ResolutionReviewed By Jay Seaver
Posted 08/20/12 13:04:40
(Worth A Look)
SCREENED AT THE 2012 FANTASIA INTERNATIONAL FILM FESTIVAL: "Resolution" gave me the creeps, and while it's easy to dismiss that as just what horror movies are supposed to do, take a minute to think of how many of the last ten you've seen genuinely did so - and I don't just mean jumping, I mean making you feel nervous. Now, how many of those movies were able to be kind of funny without selling their intent to scare you out? And how many of those were able to even awkwardly subvert recent genre tropes?Not many, I'll wager. Those are things that often find themselves at cross-purposes, as cleverness requires breaking down what you're watching in a way that run counter to instinctual fear, while humor can counter any momentum the movie has away from the audience's comfort zone. And, to a certain extent, that does happen here on occasion; compared to other movies of its ilk, its movement from an interesting hook to really being scary is a bit slow. But directors Justin Benson (who also writes) and Aaron Moorhead always remember to prioritize being scary over the other stuff.
What is that hook? It involves Michael Danube (Peter Ciella) receiving a video from Chris Daniels (Vinny Curran), his oldest friend, that shows drug addict Chris spiralling further into self-destruction, which spurs Michael to travel out to the sticks to try and get Chris clean - whether he likes it or not. And while Chris is genuinely a mess, he's also living off the grid and it's tough to see how he could have sent Michael an email. Michael shrugs that off, keeping Chris handcuffed to the wall and dealing with whoever comes to the door, whether it be drug dealers Billy (Kurt David Anderson) and Micah (Skyler Meacham) or Charles (Zahn McClarnon), the owner of the house where Chris is squatting (on Native American land, no less) - at least, until more unnerving pictures, stories, and videos start showing up on various media.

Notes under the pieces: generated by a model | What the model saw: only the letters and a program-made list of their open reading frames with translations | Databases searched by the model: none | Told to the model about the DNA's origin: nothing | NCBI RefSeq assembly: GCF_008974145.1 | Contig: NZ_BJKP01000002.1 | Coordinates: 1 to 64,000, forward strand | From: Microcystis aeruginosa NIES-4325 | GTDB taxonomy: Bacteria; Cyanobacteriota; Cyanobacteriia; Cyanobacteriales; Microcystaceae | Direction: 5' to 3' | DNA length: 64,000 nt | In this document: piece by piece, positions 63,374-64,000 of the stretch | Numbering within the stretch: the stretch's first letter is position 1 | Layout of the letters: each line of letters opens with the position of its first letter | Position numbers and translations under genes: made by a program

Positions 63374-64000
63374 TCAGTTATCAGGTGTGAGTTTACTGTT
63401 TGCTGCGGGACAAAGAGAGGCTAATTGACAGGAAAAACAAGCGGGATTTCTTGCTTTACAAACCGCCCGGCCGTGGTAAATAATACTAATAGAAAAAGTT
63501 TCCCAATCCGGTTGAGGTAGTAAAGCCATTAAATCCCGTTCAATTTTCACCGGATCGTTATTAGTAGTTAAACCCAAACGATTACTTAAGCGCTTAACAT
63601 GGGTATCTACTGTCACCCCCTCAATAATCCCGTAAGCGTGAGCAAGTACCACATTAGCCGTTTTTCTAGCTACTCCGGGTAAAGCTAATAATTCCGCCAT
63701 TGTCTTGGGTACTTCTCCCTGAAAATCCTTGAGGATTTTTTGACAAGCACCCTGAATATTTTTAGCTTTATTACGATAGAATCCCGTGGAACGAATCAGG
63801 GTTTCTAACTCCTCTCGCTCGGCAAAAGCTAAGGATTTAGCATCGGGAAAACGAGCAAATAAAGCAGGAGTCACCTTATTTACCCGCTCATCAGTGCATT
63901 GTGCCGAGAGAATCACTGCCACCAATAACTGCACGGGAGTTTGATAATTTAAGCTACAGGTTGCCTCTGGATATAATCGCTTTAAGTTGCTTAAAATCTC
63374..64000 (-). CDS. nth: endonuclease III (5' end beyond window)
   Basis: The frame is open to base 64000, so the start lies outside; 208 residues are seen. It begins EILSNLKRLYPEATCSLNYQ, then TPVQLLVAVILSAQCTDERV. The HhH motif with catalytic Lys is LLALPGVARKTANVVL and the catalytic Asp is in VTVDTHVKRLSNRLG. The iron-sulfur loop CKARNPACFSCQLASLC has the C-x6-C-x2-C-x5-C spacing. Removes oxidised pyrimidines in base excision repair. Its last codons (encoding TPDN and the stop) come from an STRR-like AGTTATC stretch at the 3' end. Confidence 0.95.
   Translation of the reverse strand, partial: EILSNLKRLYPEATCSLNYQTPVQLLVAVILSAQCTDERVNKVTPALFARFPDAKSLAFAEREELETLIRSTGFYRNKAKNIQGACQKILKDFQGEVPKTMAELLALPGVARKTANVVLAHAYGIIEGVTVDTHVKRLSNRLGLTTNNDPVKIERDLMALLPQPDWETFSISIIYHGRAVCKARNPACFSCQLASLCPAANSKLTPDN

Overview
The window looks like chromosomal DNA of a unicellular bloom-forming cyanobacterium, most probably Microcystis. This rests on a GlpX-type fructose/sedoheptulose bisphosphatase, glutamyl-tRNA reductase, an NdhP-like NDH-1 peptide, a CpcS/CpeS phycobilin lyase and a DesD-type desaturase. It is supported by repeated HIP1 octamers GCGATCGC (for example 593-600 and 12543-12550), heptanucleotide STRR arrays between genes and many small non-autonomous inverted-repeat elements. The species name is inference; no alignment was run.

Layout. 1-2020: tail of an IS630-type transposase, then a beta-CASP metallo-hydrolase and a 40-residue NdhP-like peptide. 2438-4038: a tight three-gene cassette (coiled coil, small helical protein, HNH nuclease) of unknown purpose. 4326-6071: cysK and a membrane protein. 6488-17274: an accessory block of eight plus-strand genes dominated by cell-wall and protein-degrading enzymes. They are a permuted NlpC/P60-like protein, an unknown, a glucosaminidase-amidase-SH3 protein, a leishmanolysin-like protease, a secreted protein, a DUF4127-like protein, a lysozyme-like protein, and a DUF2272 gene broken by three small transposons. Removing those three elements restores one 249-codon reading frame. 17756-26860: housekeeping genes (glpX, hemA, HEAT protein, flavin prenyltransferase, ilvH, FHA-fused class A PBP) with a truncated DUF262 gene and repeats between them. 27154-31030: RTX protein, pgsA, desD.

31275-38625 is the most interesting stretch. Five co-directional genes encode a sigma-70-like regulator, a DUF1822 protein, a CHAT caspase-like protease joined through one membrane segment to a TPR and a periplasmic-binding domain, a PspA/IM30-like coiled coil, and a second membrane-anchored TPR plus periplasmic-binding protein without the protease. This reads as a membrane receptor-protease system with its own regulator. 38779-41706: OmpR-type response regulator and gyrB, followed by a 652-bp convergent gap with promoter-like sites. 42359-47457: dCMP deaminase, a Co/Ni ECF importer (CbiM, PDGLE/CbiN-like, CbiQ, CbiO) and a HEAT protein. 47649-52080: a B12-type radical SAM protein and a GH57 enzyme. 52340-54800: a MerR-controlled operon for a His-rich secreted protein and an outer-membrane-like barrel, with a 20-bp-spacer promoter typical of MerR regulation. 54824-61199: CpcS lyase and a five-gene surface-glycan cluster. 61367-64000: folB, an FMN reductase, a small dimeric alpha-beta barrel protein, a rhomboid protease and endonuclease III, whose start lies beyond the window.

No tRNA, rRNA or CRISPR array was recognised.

It's a nifty set-up that could go a few interesting ways from the very start: What Chris is saying can't be trusted and he's made some enemies, Michael's good intentions are being executed in a pretty draconian way, and the feeling of being watched is ever-present. Benson's script does a few nifty and unexpected things: The obvious thing to do, for example, would be to lock Michael down in the hovel with Chris, but letting him move around gives the filmmakers a chance to naturally (and slowly) dole out information without it seeming artificial. They also make the movie the inverse of the recent glut of found-footage horror as its protagonists are actually finding the footage, sometimes in a way that creates a closed loop.
Perhaps the nicest thing that Resolution has going for it, though, is the chemistry between Ciella and Curran. The history that Michael and Chris have feels real rather than just something we're being told about, and even though we don't ever get any sort of glimpse at how they related when things were good (or at least better), they provide glimpses of that closer friendship even as the characters are at odds. Curran is especially impressive, able to spit a lot of bitter (and very funny) sarcasm at Ciella in almost the same breath as utterly resigned despair. Ciella, meanwhile, gives Michael a low-key confidence that wanders nicely across the line into hubris on occasion, with both of them able to approach fear from different directions and wind up with different tones. The story's got room for a couple of memorable supporting performances, too - Zahn McClarnon is steely and threatening as Charles, seemingly too unabashed in his malevolence to be the the mysterious force threatening Michael and Chris; Bill Oberst Jr., meanwhile, is downright creepy as the guy who may have answers but might also just be an example of where things are leading.
There are a few things that could probably work a bit better - the last act, for example, features characters seeming to make decisions wholly based on what the script needs as opposed to what might actually make sense, and the number of times Michael leaves Chris handcuffed and alone despite a lot of people having it out for him without horrible consequences seems to defy probability. The end has a lot of nice elements, but also walks a very thin line between the fun of a twisty plot and trying not to sell out the vague dread that the movie is built on.Fun wins out, though, especially the fun of goosebumps on the spine and not knowing just what's going to happen next because the whole situation seems vaguely, unquantifiably off. It's an impressive little horror movie that squeezes a lot of unease out of a few good performances in some dingy locations.
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